For those that are new to this comic, the central hero of book 1 in Adamsville is Chloe Johnson. She’s a 12 year old basketball star. She’s popular at school and adored by the other hero of the story, Todd Frederick. Here’s her being awesome:
I love her character. She’s smart, brave, makes hard decisions and in the end she’s exactly the person she needs to be. But one of the only things I have ever been criticized on with the art for Adamsville has been Chloe’s appearance. Every so often I am given feedback from someone on how boyish she looks. Or that she should be prettier. I’ve had people tell me that if I dolled her up more I might sell more copies of the book or it would be more popular.
For a long time I took these comments to heart and would feel bad about it. Mostly I would take it as an affront on my art and ability to draw. I would feel like “maybe I just can’t draw a pretty girl.” And I mean, I’m just a humble artist trying to make his way in the world, what if I did maker her prettier? Maybe I WOULD make more money. It made me feel very self conscious of myself and my character. It’s hard to have someone call a character, you feel so fondly for, ugly basically.
I don’t know what that means for “the success of my book” or if it “turns away readers.” I would have no way to quantify that, but what it has done is make me think very soberly about the thing I see behind comments like this. What I really feel when someone comments on her like this is “what kind of message are we sending our girls?” What is going on that I should feel pressured to make Chloe a character that looks a certain way to help me sell books?
A friend of mine posted this up on Facebook and I was really touched and moved by its message. It really helped me see what this sort of message does to these beautiful young ladies and women in general:
This is a serious problem in general within our society. I am a father to two young girls and they will be growing up with all sorts of insecurities about themselves and their appearances. Every movie they see, or show they watch, and magazine on the store self screams at them THIS IS WHAT PRETTY IS! It scares me frankly. As I know it does many parents.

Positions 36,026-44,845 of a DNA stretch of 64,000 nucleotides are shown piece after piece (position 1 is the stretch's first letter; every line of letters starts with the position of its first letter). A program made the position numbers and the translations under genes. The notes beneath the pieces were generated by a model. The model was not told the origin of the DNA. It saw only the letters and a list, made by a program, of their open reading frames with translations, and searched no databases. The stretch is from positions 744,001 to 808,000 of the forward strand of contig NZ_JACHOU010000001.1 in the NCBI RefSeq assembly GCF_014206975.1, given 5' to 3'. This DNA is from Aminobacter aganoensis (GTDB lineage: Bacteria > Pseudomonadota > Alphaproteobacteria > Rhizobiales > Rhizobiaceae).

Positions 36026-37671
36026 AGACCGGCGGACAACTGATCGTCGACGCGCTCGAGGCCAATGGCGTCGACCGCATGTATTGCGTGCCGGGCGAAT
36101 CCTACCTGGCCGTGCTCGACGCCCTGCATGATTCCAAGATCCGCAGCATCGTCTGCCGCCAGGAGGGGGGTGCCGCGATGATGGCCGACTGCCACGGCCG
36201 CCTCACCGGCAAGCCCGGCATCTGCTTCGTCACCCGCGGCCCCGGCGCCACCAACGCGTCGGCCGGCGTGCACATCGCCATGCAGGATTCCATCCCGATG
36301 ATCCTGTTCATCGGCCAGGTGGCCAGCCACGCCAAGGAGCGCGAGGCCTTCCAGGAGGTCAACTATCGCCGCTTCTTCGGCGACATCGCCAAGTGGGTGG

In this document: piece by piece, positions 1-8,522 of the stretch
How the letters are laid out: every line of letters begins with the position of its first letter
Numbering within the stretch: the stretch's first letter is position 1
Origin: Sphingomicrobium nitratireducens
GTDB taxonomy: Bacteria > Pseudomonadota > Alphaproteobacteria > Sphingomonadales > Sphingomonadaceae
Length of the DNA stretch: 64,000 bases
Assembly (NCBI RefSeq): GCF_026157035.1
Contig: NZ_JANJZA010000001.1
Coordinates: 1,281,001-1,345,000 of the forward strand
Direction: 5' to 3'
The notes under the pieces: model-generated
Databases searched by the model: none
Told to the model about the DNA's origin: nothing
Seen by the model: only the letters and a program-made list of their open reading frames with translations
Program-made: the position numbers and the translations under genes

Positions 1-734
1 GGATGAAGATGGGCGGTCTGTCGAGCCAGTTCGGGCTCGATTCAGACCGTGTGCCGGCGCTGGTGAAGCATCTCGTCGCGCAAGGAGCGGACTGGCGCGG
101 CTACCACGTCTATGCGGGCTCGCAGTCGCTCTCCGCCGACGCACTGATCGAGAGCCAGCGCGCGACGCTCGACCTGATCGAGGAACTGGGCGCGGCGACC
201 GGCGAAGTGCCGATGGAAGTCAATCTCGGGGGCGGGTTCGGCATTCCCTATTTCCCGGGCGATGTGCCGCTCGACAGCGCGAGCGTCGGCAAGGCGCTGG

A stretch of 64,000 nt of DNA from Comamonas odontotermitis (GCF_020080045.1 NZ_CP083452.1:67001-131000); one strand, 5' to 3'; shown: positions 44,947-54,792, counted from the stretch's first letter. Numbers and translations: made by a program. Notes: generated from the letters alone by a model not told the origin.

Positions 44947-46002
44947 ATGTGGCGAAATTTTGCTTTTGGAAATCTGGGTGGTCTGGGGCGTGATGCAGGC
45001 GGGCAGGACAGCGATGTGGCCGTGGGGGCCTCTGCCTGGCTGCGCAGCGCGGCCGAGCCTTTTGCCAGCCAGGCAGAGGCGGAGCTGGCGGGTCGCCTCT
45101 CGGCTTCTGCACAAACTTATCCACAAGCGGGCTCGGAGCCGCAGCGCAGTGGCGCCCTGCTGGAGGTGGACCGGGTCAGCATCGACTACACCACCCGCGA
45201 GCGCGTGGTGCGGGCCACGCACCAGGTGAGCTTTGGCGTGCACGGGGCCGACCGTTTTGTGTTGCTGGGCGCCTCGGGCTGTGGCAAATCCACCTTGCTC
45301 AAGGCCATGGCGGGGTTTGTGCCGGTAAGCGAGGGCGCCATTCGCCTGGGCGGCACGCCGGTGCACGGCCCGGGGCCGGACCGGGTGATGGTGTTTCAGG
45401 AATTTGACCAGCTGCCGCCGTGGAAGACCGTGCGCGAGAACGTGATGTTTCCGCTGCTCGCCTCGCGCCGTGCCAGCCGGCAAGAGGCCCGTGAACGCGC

The funny thing is, I designed Chloe very specifically. I designed her to be a bit boyish in her appearance, because she’s a tomboy! It’s an essential part of her character. I designed her taller than Todd because she’s a basketball player, so she’s lankier and more stretched out in her design. I didn’t sit down to design her and think how I could make her the most attractive 12 year old I could think up. I had a character that I saw very clearly in my head, and frankly the way she appears in the book is exactly how I want her to look. I tried to design a character who is a person, not some sort of strange 12 year old sex symbol. And I think she’s very pretty the way she is, thank you very much.
All this to say… I love Chloe Johnson and who she is as a character. After thinking on this criticism, it’s actually made me proud of what she represents to my readers. I love the way she looks, because to me she is a normal person… Though fictional. So I used to feel very self conscious about her, but now… I embrace this bit of feedback. Because 1) it means my character design came through and 2) I’m not out to reinforce these stereotypes. Maybe Chloe can help break some of that down.
I hope in some small part she encourages other young female readers of my book to be brave in scary situations. To believe in something bigger than themselves. To be themselves. And that they’re pretty awesome, the way they look and the way they are.
Pick up your copy of book 1 today.